Klinsmann had a long run at the helm

By Mike Woitalla

Regardless of what Jurgen Klinsmann may have gotten right or wrong during his nearly five and a half years at the USA's helm, his tenure was remarkably long relative to national team coaches around the world.

Klinsmann was appointed U.S. national team coach on July 29, 2011. He guided the USA to the 2013 Gold Cup title and, after qualifying the team for the 2014 World Cup, had his contract renewed in December of 2013 though 2018.

At the 2014 World Cup, a win over Ghana and a tie with Portugal earned the USA passage to the second round, where it fell to Belgium.

Klinsmann getting fired this week meant that of the 32 teams that competed at the 2014 World Cup, only six still have the same coach: Germany (Joachim Low), France (Didier Deschamps), Uruguay (Oscar Tabarez), Colombia (Jose Pekerman), Iran (Carlos Quieroz) and Australia (Ange Postecoglou).

At last summer’s European Championship, of the 24 teams, only Germany’s Loew (2006) and Spain’s Vicente del Bosque (2008), winners of the last two World Cups, had been in place longer than Klinsmann had been in charge of the USA. Euro 2006 winner Portugal was led by Fernando Santos, who had taken the helm two years earlier.

At the 2016 Copa America Centenario, won by Chile while the USA finished fourth behind third-place Colombia and runner-up Argentina, Klinsmann and Uruguay’s Tabarez were the longest-serving coaches of the 16 teams. Chile’s coach, the Argentine Juan Antonio Pizzi, had been on the job for four months when tournament kicked off.

Some nations are notably impatient with their national team coaches. Mexico, for example, has had 18 (!) head coaches in the last 20 years. The USA has had four during that time: Steve Sampson, Arena, Bradley and Klinsmann.

Germany is a glaring exception when it comes to attaining success while keeping the same coach for a long period.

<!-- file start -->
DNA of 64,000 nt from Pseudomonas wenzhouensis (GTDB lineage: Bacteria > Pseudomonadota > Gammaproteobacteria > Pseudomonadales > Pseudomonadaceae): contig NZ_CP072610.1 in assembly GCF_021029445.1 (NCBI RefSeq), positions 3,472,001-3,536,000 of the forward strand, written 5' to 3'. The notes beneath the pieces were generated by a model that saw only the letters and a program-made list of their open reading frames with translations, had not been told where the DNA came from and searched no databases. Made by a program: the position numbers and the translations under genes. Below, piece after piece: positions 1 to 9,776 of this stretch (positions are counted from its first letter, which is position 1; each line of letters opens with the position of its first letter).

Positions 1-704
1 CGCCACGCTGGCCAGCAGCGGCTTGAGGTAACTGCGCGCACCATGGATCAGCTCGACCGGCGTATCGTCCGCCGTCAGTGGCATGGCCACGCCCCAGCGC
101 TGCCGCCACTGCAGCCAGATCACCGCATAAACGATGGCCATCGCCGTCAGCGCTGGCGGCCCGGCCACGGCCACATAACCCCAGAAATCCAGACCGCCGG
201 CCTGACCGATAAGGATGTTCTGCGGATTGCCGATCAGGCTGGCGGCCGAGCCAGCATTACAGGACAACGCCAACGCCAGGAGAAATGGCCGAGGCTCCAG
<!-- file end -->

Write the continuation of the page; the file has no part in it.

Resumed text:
The most common approach, when a team is in a rut, is to change coaches. After all, one can’t swap out the entire player pool. But a coaching switch can invigorate the players. Those who’ve felt they haven’t been given the playing time they deserve are inspired to prove themselves to the new coach while the regulars realize their spots are no longer secure unless they impress the new boss.

12 comments about "Klinsmann had a long run at the helm ".
  1. Rich Blast, November 23, 2016 at 5:57 p.m.

    Klinsmann was terrible. However, no one will succeed unless the landscape is changed where more kids want to play soccer and can do so at a reasonable price. I know too many parents that are just not willing to pay the huge price of Club Soccer.

  2. Allan Lindh, November 23, 2016 at 6:19 p.m.

    Sorry Rich, kids must start sooner, no later than 4-5. Not on organized teams, but with friends, siblings, parents, grand-parents etc. In the park, in the back yard, living room, anywhere. Unless the ball learns to love their feet very young, they will never be great.

  3. j bapper, November 23, 2016 at 6:29 p.m.

    Klinsmanns biggest accomplishment by far was recruiting German-Americans to play for the US. We made no progress at all on developing a more fluid, attacking, possession style of play. You can blame the players but Klinsmann picked the players and there were better ones out there that Klinsmann never gave a chance. He stuck with past their prime players or players that should have never been in the National Team - Jones, Bradley, Beckerman, Zusi, Chandler, Bedoya, Wondoloski to name a few. He finally started to infuse some youth and speed in the team but it was too late.

  4. Wooden Ships replied, November 25, 2016 at 9:37 p.m.

    Yes J.

  5. Andrew Kear replied, November 27, 2016 at 10:44 a.m.

    The German American have been just as bad as the US born players. In fact the whole team has been bad under Klinsmann.

  6. Chris Hussion, November 24, 2016 at 9:16 p.m.

    Look guys, here is the real deal. I didn't grow up with soccer so here is the perspective which I believe is true. We can't have a foreign coach run our program unless they truly understand the USA. Soccer has too many sports to compete with and will never overtake Basketball and Football and probably not Baseball. The vast majority of countries have futbol as their #1 sport so the best athletes migrate there. Not in the US. Until majority of the best athletes lean toward soccer, we won't dominate in the world. Hopefully we can compete. Doesn't mean we don't change things to help things along from an early age or doesn't mean we give up... but one must accept the above reality.

  7. Raymundo Ramirez replied, November 25, 2016 at 11:51 a.m.